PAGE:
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July 1988

Topical β-Blocker Therapy and Central Nervous System Side Effects: A Preliminary Study Comparing Betaxolol and Timolol

Author Affiliations

From the Department of Ophthalmology, University of Texas Southwestern Medical Center, Dallas (Drs Lynch, Whitson, Brown, and Nguyen), and Alcon Laboratories, Fort Worth, Tex (Ms Drake). Drs Lynch and Brown are now with the Department of Ophthalmology, Emory University School of Medicine, Atlanta.

Arch Ophthalmol. 1988;106(7):908-911. doi:10.1001/archopht.1988.01060140054023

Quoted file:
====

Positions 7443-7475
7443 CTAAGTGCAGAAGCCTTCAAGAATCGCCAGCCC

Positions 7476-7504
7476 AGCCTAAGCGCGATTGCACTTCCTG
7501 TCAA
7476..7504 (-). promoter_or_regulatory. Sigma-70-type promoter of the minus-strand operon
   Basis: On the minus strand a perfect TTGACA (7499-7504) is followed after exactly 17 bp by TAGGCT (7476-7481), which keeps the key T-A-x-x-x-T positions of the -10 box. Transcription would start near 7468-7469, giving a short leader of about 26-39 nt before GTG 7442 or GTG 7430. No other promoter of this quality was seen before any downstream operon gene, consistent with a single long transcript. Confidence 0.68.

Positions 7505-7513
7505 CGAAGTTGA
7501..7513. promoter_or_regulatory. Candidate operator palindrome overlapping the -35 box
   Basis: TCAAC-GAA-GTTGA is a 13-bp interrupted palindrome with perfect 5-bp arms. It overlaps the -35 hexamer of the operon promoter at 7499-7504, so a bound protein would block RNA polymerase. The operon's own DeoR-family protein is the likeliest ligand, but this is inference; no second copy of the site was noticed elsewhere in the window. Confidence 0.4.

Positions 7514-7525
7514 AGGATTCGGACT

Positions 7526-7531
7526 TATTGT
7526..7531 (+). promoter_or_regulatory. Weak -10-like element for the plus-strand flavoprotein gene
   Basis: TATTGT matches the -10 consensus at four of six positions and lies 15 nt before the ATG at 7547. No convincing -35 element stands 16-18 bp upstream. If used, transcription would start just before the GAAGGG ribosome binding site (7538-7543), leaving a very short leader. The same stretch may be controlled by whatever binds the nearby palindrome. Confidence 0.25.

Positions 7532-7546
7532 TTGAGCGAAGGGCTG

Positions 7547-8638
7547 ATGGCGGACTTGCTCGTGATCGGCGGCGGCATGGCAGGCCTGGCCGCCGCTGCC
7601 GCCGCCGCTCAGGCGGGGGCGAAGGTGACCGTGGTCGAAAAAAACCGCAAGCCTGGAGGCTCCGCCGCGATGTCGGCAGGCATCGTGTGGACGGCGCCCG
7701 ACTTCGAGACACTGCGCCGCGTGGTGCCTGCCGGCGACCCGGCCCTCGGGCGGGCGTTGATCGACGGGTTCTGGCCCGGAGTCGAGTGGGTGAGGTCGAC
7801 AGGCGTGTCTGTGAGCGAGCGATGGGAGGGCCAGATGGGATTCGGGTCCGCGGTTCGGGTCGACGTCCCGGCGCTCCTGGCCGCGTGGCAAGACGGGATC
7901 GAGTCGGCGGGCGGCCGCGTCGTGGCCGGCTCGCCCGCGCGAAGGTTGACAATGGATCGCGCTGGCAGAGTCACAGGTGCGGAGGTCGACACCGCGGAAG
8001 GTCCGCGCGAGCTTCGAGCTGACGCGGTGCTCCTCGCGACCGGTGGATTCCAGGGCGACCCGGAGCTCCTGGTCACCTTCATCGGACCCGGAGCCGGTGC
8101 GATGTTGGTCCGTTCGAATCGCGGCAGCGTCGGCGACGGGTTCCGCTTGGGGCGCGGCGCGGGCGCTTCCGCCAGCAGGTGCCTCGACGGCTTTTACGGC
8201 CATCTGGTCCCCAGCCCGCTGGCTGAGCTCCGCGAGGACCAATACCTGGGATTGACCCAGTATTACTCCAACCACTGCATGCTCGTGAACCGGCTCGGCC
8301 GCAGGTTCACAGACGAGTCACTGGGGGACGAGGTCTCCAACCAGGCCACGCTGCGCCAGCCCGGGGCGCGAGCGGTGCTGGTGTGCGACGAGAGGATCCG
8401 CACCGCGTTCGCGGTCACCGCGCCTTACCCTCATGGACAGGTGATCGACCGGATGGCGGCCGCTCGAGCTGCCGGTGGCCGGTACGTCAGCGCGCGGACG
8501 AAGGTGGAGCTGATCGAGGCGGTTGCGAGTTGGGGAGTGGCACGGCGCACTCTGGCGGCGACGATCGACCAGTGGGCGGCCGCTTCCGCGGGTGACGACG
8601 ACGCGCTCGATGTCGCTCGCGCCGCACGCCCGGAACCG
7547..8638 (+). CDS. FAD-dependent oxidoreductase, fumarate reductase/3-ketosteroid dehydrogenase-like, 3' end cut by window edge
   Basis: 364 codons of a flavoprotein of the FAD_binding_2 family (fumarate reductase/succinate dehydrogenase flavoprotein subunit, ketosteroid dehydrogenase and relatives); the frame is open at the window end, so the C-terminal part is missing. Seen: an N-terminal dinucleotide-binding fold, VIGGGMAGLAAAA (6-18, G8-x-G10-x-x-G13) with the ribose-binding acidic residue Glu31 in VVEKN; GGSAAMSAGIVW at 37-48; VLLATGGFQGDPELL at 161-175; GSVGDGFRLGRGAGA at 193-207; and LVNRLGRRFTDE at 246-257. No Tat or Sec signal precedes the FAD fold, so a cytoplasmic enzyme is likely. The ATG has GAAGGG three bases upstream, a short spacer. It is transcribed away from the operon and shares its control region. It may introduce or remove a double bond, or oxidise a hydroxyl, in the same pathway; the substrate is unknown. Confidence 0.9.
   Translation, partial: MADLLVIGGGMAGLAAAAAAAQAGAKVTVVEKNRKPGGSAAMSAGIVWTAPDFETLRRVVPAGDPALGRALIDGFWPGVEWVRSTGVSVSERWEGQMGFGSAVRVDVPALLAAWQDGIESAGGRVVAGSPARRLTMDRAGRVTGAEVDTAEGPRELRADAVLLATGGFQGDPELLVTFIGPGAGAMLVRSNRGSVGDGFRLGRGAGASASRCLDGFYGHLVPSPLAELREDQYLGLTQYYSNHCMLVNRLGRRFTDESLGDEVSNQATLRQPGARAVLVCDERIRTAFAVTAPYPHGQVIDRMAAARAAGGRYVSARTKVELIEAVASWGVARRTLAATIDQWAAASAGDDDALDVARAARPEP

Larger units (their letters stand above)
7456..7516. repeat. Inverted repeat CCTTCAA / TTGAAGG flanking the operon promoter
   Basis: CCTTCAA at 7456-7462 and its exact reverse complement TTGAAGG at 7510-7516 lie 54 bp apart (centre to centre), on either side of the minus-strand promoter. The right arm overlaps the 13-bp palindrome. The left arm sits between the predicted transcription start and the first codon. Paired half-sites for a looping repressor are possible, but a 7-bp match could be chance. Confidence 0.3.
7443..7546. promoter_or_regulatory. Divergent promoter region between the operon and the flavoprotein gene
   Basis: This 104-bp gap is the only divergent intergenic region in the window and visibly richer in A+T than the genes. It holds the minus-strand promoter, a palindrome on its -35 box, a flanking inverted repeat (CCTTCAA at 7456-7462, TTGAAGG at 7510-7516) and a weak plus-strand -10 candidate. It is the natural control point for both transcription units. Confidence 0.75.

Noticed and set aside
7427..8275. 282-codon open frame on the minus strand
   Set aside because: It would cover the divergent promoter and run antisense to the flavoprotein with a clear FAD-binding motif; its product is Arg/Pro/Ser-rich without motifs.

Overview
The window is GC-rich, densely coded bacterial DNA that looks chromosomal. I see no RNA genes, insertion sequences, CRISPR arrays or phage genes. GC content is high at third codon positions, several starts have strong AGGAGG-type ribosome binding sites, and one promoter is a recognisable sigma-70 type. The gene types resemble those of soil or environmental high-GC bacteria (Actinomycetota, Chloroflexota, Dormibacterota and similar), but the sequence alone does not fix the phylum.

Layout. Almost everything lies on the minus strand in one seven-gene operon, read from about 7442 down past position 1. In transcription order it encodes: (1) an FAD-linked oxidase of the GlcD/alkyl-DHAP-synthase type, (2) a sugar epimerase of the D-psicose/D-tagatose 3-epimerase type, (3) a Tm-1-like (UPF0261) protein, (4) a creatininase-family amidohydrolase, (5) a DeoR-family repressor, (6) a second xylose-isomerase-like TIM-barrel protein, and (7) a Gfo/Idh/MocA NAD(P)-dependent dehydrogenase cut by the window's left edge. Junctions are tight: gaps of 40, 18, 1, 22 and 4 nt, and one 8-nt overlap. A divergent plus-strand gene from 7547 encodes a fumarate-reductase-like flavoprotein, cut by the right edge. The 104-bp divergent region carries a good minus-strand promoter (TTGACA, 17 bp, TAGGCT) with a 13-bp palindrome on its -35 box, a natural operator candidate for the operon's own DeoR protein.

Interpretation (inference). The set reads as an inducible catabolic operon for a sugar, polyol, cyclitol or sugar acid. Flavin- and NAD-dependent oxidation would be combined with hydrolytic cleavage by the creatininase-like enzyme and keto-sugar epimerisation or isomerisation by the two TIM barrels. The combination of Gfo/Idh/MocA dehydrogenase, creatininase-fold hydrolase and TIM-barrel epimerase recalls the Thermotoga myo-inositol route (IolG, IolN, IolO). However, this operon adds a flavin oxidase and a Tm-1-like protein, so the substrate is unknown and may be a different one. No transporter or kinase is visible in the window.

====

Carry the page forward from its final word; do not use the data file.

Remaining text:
• Topical β-blocking agents have been associated with adverse central nervous system (CNS) effects, including depression, emotional lability, and sexual dysfunction. Two studies were done to determine if patients who develop CNS effects while using timolol maleate would improve with betaxolol hydrochloride. In one study, 18 patients with CNS symptoms during timolol therapy were switched to betaxolol. Sixteen of the 18 patients noted symptomatic improvement with betaxolol. The second study involved seven patients with CNS symptoms during timolol therapy who were entered into a double-masked cross-over study. In two patients CNS symptoms resolved with betaxolol; in three patients symptoms improved; and in one patient symptoms worsened with betaxolol. Although factors influencing β-blocker activity in the CNS are not well understood, there may be some advantage to a selective agent.

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